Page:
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Book Review: Alaska USA

This week I finished the book:

Hilscher, Herb, and Miriam Hilscher. 1959. Alaska, U.S.A. Boston: Little, Brown.

This book was written at the dawn of Alaska Statehood. Herb Hilscher was a delegate to Alaska’s Constitutional Convention in the winter of 1955-56. Mr. Hilscher was concerned at the number of people in the lower 48 states who were coming north with little preparation for what lay ahead. Mr. Hilscher wrote this book both to educate the country about what he considered Alaska’s bright future AND to emphasize that Alaska was not for the lazy or faint of heart.

I found the book to be a quick easy and fun read in most places. Mr. and Mrs. Hilscher write in a conversational manner. There is a good index to the book.

Alaska, USA is part descriptive, part predictive. Some predictions are spot on, like that Alaska would one day have great oil and mining revenue or that great things were in store for the young businessman Wally Hickel. Others, like that Alaska would have a population of 2 million in 1980 or that Alaska would be the nation’s feedlot with its superior barley and a rail connection to Canada, didn’t turn out so well.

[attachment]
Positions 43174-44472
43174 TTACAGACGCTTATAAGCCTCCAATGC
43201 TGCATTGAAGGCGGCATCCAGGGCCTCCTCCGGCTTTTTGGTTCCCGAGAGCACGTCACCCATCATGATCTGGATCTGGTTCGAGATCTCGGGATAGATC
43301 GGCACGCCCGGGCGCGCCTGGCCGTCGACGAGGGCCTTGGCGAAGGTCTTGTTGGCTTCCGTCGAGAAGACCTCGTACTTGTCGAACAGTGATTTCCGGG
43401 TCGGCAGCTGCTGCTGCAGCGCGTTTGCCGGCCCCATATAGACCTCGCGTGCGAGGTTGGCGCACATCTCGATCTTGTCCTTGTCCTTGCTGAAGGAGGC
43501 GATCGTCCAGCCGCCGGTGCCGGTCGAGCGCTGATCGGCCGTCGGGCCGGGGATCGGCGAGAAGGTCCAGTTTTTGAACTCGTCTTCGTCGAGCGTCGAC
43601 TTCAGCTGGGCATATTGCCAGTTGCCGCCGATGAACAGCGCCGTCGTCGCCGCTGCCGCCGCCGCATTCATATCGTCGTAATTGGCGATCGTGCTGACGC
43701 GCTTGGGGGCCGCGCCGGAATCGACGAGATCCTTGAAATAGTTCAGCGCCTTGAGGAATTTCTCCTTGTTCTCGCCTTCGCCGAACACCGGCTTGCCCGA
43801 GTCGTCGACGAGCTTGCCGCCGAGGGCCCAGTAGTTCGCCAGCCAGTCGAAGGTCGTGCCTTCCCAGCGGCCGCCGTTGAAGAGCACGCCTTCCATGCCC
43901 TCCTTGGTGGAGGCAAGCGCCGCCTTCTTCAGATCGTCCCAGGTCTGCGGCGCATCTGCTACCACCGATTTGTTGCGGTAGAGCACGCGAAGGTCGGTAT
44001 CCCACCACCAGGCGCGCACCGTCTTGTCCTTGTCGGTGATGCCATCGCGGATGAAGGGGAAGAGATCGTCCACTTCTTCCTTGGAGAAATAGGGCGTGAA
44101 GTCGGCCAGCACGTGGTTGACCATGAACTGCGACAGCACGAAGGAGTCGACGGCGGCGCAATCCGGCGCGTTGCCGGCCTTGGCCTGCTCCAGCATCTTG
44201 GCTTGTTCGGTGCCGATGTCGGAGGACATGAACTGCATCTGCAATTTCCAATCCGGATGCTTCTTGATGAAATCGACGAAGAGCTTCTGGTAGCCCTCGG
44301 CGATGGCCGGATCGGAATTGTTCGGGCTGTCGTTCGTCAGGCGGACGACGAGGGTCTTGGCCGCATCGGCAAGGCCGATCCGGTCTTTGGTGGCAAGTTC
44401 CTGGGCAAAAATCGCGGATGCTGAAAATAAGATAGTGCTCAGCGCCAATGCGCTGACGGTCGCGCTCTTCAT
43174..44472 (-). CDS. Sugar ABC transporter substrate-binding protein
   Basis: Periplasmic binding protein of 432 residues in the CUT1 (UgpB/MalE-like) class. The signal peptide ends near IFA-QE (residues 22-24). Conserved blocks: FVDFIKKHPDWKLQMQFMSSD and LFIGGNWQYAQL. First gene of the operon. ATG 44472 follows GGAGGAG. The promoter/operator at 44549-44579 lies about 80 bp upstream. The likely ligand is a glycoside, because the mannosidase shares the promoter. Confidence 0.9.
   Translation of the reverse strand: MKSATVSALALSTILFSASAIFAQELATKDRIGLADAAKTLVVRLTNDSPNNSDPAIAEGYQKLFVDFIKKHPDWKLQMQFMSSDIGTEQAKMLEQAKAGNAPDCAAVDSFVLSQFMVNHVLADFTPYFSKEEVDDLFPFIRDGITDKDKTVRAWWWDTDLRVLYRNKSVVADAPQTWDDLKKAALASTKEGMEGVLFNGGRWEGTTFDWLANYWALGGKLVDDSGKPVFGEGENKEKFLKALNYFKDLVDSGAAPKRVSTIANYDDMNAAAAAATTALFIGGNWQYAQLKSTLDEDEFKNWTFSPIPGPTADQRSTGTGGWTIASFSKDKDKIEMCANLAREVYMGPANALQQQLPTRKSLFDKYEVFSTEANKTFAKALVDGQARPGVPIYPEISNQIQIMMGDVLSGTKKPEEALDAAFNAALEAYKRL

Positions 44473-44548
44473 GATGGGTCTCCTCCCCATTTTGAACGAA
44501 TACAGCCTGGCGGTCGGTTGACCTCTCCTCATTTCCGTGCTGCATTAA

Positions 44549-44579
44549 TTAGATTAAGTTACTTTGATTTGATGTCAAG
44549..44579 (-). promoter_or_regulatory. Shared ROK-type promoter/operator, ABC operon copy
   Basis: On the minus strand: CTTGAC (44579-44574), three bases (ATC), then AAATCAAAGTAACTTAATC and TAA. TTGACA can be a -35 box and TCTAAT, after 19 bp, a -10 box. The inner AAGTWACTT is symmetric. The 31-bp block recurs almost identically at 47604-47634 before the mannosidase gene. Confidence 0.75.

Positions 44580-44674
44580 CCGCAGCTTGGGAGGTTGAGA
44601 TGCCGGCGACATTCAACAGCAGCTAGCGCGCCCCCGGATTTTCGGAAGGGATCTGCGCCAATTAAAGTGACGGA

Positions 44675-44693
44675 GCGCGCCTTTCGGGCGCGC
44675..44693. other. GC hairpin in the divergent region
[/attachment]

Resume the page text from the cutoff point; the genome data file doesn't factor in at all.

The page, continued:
Another seemingly failed prediction has given me a future research project. The Hilschers talk abou a thriving sheep industry in the Aleutian islands. In 1959, Aleutian wool was prized and the Hilschers thought that Aleutian lamb would be on gourmet tables everywhere. To my knowledge this didn’t happen. If anyone can document a current Aleutian wool or meat industry, please leave a comment. I’d say I’d get back to you on this soon, but I have a lot of interests and I don’t know when I’ll get around to a fuller study of this area.

If you are a fan of Alaska history looking for a fun snapshot of early statehood life, try this book.

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